In 1980, Sibbet, Sandra Florstedt, and I conducted in San Francisco what we believe was the first public workshop on Sibbet’s system. In the early 1980s, I gave a number of workshops on graphic facilitation, including several at the National Conference on Peacemaking and Conflict Resolution. Then, given Sibbet’s offerings, I limited myself to using graphic facilitation in my dispute resolution practice.
Sibbet’s consulting firm continues to offer services, products, and training in graphic facilitation and recording and training.
The number of skilled graphics practitioners has grown substantially over the years. Last year, more than 30 graphic facilitators and recorders gathered near San Francisco to celebrate the incredible richness of approaches that have grown from our early work. What we started as a set of creative strategies for increasing group productivity is now its own field.
How graphic facilitation helps
Graphic facilitation supports the resolution of conflicts by going beyond a solely verbal approach. Graphic facilitation helps manage the complexity of group discussions. It reflects back the expression of multiple perspectives, makes connections between thoughts, provides a way to store information, describes a complex flow of activity, energizes a group, helps a group maintain sufficient focus to work together, and provides an explicit structure for thinking.
Here’s another example: In a master plan development process for San Francisco International Airport, noise and traffic issues were the subject of conflict between the airport and its neighbors. At one point in the process the planners created a list — using technical, “plannerese” jargon — of 36 different mitigations for airplane noise. For the public workshop at which these mitigations were to be discussed, we converted the “plannerese” into 36 icons. During the meeting, we used the icons to explain the mitigations and facilitate discussion about them. We found that people stored a great deal of information “under” the graphic icons — in other words, the graphics triggered memories of what planners had said about the mitigations. As a result, participants did not get hung up on the technical terms, and were able to use the icons to indicate their priorities and make suggestions for other mitigations.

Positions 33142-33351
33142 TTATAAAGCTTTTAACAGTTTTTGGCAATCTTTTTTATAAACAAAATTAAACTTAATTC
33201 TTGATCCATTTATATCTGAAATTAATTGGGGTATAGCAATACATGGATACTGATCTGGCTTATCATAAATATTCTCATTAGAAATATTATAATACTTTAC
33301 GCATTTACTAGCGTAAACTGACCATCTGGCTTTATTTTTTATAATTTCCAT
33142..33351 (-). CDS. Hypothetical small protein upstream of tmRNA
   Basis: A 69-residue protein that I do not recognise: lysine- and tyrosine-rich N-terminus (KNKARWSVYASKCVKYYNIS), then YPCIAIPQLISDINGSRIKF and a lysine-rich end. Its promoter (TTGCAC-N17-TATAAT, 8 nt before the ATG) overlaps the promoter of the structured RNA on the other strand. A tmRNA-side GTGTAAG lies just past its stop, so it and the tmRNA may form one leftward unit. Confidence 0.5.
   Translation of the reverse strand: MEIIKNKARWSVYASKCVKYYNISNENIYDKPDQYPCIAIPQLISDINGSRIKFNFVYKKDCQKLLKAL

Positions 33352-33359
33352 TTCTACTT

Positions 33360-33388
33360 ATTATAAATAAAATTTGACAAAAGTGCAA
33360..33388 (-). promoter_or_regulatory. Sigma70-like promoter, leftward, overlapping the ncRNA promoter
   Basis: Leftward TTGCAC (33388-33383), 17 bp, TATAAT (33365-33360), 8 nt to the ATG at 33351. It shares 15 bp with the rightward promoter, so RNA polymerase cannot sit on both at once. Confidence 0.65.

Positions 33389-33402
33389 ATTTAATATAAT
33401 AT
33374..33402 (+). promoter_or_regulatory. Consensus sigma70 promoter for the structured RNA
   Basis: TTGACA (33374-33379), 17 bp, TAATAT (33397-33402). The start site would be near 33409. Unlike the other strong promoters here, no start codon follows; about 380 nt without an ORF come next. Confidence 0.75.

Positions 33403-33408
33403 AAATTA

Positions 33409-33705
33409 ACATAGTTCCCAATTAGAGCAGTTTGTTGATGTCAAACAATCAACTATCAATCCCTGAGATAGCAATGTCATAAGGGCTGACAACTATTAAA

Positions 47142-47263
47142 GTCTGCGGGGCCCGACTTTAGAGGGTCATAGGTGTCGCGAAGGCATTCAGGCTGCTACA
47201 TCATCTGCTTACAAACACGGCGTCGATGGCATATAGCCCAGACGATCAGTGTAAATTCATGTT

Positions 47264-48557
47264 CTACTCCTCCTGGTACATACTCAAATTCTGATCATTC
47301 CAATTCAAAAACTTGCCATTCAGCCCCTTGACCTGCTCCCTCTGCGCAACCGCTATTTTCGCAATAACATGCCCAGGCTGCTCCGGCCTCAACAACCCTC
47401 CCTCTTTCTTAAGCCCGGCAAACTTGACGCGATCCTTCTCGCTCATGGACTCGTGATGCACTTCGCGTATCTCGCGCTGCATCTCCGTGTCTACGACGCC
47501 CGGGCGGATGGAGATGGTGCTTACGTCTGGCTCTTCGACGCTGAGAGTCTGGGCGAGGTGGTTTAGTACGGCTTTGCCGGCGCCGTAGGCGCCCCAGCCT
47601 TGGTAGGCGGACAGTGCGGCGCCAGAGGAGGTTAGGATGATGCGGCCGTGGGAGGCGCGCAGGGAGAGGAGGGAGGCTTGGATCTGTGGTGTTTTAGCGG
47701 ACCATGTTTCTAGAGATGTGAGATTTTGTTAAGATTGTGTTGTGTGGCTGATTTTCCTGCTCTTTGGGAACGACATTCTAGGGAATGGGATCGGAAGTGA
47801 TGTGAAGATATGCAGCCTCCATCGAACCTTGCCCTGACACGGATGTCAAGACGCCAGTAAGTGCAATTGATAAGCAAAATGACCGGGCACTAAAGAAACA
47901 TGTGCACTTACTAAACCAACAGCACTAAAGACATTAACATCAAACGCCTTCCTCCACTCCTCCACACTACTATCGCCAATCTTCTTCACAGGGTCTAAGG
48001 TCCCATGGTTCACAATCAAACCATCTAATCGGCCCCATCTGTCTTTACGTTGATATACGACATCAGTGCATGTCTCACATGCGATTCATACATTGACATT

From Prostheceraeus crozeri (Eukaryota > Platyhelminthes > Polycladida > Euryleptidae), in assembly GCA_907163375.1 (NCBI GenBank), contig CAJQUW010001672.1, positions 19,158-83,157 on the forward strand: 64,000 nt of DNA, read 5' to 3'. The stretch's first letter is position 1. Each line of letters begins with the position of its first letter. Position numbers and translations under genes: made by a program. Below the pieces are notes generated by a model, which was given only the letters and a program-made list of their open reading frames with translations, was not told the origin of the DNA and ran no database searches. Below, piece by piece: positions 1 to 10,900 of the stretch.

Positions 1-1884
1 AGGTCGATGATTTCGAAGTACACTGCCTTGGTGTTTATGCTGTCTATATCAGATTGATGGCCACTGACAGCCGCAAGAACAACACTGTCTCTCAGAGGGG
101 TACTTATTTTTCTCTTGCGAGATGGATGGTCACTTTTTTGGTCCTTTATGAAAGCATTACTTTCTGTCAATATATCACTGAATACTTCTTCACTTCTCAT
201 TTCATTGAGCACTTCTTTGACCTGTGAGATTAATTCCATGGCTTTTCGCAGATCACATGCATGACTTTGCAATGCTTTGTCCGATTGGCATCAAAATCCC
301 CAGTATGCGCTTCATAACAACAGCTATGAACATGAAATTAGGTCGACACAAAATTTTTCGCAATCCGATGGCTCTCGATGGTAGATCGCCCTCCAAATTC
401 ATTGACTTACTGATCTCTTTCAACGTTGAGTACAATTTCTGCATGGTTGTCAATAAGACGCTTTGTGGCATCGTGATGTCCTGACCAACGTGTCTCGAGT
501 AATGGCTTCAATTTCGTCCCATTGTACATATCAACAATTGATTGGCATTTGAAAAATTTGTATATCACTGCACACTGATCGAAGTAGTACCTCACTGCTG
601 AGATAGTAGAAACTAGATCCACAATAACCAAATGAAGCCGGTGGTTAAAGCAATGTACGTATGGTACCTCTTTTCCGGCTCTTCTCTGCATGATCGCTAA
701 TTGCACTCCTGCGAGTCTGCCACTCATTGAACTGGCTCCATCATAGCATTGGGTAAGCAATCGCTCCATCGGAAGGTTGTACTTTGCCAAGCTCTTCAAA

I find that members of a group, given a template (or good examples) and some encouragement, can create graphic images themselves. In one of the best workshops I can remember, small groups of eight to nine people created stunning and humorous graphics that presented their vision of the future of their movement. It was incredibly energizing and allowed a lot of insights to be shared quickly and powerfully.
Graphic facilitation is a powerful tool that should, I believe, be in the tool kit of all conflict resolution practitioners. If you don’t feel comfortable doing graphic facilitation yourself, there are professional graphic recorders who do this work extremely well. At the same time, do not dismiss this tool because you “don’t draw well enough.” A few simple and easily-learned icons, some straightforward templates, and a large piece of paper can add a great deal to the effectiveness of your conflict resolution work.